SpaxMedia, similarly to other PPI networks, has two sides to their operation:

  • A more public facing side, in which they attract website owners to act as publishers and insert their “ad codes” into the publishers’ websites As mentioned above, it’s unknown if all publishers are knowingly engaging in malware distribution campaigns.
  • The second side of their operation is more nefarious and deals with “direct advertisers,” or the groups they are serving “ads” for. These “direct advertisers” link up their own software (normally malware) to be distributed through SpaxMedia, which has most recently consisted of these infostealer families:
    • Vidar
    • LummaC2
    • StealC
    • Atomic Stealer
Direct advertisers

Image 3: SpaxMedia’s service structure.

Crack sites as infection vector

While other PPI networks sometimes list preferred site types before they engage in business with publishers, SpaxMedia does not post preference information publicly.  However, based on our analysis of sites actively promoting SpaxMedia downloads, the majority were software download sites related to cracked software/pirated games, as observed in Image 4.

site linked to by Sehrish’s LinkedIn posts

Image 4: This particular crack site was actually the site linked to in Sehrish’s LinkedIn posts in Image 2.

Main malware distribution vectors

The actors that publish for SpaxMedia leverage multiple tactics in order to drive traffic to their sites. These tactics are not exclusive to SpaxMedia PPI infections, and are commonly used for other PPI networks, too.

LinkedIn

SpyCloud Labs analysts looked at over 15 different software distribution sites linked up to the SpaxMedia PPI network, and the vast majority of them used LinkedIn to drive traffic to their sites and articles. Many of the actors just shared a link to their software download site and article where the SpaxMedia download button lived in a post (as observed in Image 5), while other actors wrote entire LinkedIn articles proliferated with links to the software download site/article where the SpaxMedia download button lived (as observed in Image 6).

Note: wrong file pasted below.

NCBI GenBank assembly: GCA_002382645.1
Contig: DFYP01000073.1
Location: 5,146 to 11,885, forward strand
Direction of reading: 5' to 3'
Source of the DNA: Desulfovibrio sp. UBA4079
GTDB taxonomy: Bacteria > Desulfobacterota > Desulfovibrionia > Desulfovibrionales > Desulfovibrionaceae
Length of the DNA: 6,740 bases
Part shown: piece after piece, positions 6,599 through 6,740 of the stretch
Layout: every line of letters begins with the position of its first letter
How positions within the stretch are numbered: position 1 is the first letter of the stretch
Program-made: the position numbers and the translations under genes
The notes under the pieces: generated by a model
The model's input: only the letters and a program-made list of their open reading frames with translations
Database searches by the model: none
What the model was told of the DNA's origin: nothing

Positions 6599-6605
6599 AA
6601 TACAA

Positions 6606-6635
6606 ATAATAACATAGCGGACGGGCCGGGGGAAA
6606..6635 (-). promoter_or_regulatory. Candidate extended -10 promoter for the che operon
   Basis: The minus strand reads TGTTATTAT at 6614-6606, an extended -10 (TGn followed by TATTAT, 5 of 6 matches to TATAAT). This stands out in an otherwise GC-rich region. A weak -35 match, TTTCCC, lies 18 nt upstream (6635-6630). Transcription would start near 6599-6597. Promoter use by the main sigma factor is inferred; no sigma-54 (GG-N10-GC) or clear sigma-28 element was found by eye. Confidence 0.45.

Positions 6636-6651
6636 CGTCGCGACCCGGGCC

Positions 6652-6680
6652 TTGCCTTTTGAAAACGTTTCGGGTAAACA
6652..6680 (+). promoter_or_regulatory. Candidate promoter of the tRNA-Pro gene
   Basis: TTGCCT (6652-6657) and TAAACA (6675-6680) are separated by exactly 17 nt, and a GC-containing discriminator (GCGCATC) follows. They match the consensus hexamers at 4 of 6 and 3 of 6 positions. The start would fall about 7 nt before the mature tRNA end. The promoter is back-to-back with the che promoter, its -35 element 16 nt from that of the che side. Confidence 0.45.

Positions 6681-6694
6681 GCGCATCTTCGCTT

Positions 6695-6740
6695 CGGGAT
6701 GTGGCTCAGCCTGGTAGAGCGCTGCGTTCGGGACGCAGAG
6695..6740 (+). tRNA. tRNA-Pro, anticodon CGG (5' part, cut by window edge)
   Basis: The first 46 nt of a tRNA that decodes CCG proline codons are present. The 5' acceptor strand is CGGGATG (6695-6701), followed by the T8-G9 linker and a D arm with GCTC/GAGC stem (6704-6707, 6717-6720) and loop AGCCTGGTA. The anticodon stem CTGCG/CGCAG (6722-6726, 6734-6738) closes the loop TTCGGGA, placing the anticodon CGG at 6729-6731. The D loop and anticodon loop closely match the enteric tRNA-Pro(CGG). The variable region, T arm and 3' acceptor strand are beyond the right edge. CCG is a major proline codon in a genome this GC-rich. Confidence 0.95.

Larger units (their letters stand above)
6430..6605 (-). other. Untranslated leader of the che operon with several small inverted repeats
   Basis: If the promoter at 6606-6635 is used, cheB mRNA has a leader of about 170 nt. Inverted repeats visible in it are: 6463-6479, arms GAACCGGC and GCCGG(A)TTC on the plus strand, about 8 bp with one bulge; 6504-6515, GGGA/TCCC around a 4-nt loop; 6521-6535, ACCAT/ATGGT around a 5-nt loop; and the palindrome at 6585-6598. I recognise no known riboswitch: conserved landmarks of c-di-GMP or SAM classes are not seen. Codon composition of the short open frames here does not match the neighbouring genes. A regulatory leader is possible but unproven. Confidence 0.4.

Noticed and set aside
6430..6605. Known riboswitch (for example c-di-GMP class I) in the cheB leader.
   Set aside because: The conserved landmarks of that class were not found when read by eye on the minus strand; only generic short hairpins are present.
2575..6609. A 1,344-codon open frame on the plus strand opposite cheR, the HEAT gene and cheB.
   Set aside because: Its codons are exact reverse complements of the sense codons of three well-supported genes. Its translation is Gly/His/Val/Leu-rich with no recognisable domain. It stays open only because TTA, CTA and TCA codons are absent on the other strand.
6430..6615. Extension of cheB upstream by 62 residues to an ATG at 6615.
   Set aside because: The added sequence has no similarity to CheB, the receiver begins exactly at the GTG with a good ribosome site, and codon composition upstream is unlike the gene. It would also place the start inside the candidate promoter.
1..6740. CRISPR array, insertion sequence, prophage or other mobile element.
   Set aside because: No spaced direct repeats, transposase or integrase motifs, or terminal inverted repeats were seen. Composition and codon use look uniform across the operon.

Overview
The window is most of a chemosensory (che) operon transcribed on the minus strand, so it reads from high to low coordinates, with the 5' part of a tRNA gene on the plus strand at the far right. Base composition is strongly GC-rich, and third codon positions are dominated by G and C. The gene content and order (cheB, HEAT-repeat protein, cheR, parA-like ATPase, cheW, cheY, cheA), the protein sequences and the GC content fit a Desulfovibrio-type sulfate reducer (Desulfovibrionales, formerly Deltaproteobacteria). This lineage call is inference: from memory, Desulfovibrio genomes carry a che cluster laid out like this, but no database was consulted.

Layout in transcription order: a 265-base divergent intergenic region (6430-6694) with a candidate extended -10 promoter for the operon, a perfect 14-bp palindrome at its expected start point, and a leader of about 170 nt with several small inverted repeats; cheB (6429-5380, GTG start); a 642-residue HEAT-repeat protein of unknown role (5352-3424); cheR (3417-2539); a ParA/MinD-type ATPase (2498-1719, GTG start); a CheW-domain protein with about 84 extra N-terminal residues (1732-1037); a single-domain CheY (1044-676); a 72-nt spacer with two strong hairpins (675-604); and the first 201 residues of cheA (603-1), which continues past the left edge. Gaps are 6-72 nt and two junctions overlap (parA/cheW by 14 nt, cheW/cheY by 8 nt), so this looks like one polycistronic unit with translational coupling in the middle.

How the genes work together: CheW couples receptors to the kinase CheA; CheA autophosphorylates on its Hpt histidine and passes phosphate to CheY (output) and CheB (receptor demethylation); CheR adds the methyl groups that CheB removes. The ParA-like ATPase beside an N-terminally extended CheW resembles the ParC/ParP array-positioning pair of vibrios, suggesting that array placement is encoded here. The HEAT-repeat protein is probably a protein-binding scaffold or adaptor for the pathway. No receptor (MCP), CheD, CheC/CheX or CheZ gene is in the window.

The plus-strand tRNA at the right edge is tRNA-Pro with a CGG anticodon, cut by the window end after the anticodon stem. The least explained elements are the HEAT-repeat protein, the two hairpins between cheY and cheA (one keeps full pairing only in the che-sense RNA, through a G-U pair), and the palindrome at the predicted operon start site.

Additionally, as observed in Image 7, actors sometimes left comments on other posts directing victims to their software distribution sites. These unique infection vectors help actors drive traffic to their site with very little cost to them since all that is required is a free Linkedin account.

SpaxMedia posts links to their crack site

Image 5: One of the publishers for SpaxMedia posts links to their crack site.

articles written by a SpaxMedia publisher

Image 6: One of the articles written by a SpaxMedia publisher.

SpaxMedia publisher instructs people to click on their crack site

Image 7: One of the comments posted by a SpaxMedia publisher instructs people to click on their crack site.

SEO poisoning

In addition to LinkedIn promotions, SpaxMedia publishers also make use of a classic vector to drive traffic to their site: search engine optimization (SEO) poisoning. While SEO poisoning normally involves using SEO terms to make a website appear as something it’s not, in this usage of SEO poisoning, SpaxMedia publishers insert large lists of SEO terms into the CDATA tags of their site in order to seed their sites into the top rankings of search engines. This ensures that when victims are searching for things like cracked software, they are more likely to  click on sites that are linked up to SpaxMedia PPI networks, increasing the likelihood that visitors will be tricked into installing binaries distributed by SpaxMedia. An example of a successful SpaxMedia linked site’s SEO poisoning can be observed in Image 8.